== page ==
React 18 — What’s New!
Everything New In React 18
React 17 was a bit of a bore for developers. There really wasn’t a lot added but it’s definitely not the case with react 18. In this article, I will tell you some of the top updates and show you how to get started using React 18 alpha today. Links to everything mentioned will be below.
With React 18 there’s a new Root API. Here’s what you’re used to seeing. We pass ReactDom.render our app component and then document.getElementById and our root element. So we’re rendering our app component into our root element on the page. Pretty Simple!
Here’s a new way. We have a root variable that is equal to a new method called create root. This is being passed our root element and then we call root.render and pass our app component.
It’s accomplishing the same thing but differently. The old way is now called the Legacy Root API and It’s still going to work in React 18 but will be deprecated at some point by using the new Root API. You’re going to get access to all of the React 18 improvements including the concurrent features that we’re going to talk about in this article.
The suspense is finally over in this update we’re going to get full support for suspense. Now, what is suspense? As the name implies it suspends something until it’s ready to be rendered.
In this example, we have a component that needs time to fetch data before it’s ready to be rendered.
The suspense will use the fallback until the data is returned and the components are rendered. It’s important to note here that the random component here is not waiting on data, but it will still be suspended until everything inside the suspense is ready to be rendered.
Using the React 18 working group repo example, we have a page loading a navbar, a sidebar, a post, and a comment.
Now we really don’t need the comments to load before the site becomes interactive. So we’re going to suspend the comments. So that the viewer can start reading the article and then we’ll load the comments in the background.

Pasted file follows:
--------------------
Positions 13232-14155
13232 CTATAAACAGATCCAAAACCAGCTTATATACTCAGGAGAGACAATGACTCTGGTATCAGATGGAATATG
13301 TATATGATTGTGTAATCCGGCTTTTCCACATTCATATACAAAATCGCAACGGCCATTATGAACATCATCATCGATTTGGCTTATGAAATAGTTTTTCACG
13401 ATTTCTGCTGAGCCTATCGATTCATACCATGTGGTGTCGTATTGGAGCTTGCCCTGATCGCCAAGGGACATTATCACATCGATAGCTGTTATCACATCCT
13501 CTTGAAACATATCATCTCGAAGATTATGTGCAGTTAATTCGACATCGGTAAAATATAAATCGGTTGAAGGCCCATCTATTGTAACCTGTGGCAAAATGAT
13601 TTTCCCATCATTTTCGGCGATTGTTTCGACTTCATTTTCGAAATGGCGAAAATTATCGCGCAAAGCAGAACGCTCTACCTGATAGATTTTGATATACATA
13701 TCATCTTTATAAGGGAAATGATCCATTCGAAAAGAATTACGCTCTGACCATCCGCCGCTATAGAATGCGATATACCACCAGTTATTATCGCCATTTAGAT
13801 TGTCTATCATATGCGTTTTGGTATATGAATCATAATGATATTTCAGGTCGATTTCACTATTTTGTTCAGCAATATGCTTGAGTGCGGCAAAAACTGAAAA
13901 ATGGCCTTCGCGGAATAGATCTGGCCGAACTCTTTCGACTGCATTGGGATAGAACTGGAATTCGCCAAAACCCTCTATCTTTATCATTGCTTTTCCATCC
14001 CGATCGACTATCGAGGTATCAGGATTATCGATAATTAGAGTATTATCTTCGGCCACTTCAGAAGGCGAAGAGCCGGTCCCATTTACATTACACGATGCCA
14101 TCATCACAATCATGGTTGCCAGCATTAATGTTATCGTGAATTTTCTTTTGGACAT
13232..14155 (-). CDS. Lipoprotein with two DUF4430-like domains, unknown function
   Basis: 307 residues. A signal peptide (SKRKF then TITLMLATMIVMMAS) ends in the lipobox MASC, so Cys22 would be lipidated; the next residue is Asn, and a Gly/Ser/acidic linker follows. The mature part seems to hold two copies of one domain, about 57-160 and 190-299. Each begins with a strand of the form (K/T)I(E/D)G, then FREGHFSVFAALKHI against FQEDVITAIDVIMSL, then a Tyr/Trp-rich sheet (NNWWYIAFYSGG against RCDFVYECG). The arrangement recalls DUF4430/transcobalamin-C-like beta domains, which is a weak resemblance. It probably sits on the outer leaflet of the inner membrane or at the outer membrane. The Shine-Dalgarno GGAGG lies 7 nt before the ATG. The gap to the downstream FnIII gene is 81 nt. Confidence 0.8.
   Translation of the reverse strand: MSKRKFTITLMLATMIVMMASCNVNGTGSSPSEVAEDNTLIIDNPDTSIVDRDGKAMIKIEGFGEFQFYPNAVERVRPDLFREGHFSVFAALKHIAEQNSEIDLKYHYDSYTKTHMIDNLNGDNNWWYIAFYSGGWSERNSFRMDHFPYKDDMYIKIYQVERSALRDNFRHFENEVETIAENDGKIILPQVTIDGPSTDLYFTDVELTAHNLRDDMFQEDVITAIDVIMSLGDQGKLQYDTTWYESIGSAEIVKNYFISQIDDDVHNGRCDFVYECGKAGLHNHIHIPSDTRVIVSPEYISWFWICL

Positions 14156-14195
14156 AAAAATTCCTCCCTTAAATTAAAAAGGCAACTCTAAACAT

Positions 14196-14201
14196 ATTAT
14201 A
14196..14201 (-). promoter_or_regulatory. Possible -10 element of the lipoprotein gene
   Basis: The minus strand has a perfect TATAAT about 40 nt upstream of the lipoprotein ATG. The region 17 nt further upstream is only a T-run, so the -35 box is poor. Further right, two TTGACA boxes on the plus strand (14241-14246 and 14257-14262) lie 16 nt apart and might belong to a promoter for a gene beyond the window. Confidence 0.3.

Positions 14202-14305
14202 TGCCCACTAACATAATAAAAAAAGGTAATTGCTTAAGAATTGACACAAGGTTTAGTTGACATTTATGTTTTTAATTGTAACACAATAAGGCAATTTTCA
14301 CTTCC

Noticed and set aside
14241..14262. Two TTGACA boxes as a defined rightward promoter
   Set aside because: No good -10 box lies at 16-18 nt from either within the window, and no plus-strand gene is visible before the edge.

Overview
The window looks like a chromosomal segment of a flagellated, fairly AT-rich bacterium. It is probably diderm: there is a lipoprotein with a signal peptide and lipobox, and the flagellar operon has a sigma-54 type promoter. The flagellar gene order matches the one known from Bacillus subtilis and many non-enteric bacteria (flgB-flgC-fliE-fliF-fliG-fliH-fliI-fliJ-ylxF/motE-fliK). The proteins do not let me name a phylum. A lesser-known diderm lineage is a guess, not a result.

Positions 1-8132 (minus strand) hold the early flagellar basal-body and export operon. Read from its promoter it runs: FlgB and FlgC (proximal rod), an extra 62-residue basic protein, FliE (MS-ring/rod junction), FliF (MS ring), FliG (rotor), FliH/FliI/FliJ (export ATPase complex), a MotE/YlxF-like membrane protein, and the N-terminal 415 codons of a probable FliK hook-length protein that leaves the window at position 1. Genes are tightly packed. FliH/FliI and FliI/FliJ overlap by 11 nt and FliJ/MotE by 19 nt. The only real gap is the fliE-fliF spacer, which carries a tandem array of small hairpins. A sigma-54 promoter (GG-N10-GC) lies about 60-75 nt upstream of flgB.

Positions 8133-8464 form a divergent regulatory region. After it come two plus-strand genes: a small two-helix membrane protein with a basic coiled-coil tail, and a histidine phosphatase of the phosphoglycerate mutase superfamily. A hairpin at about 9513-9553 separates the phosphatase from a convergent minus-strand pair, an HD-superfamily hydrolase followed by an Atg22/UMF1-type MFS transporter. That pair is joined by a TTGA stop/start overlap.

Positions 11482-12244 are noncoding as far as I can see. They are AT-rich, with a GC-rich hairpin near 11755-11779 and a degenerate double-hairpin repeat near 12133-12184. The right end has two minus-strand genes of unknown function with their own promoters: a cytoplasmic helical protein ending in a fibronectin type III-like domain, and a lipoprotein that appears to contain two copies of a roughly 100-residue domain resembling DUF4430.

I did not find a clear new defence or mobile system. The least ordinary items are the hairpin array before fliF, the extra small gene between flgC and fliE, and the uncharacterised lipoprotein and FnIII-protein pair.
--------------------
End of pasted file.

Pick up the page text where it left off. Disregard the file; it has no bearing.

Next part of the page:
Another cool thing about suspense is selective hydration.
In this example., we’re suspending the sidebar and the comments. Hydration will begin on the first suspended component in the tree. So the sidebar will hydrate first but if the user tries to interact with the comments section, React will prioritize hydrating the comments instead of the sidebar.
In React 17 and earlier react with batch re-render updates during a browser event like a click. Here’s an example from the docs.
So in this handle click react will batch these two state updates into one single re-render.
But if you need to fetch data and then update the state these re-renders will not be batched.
With react 18, If you’re using the new Create Root API, all state updates will automatically be batched no matter when they happen. If you do have a critical component that you don’t want to be batched. You can opt-out of this by using ReactDom.flushSync.
Some other concurrent features are interesting but I haven’t fully dug into them yet. One is startTransition. This will tell React which updates are urgent and which can wait this will help the UI remain responsive.
Then there’s useDeferredValue. This allows you to defer less important updates.
And then <SuspenseList> This coordinates the order of loading indicators.
Obviously don’t use React 18 in production yet. It’s just an alpha status but start learning about these new features now. React 18 will go into public beta in a few months and then several weeks after that so get ready. It’s really exciting.
React 18 Resources Mentioned:
The Plan for React 18 — https://reactjs.org/blog/2021/06/08/the-plan-for-react-18.html
React 18 Working Group — https://github.com/reactwg/react-18
React 18 Discussions — https://github.com/reactwg/react-18/discussions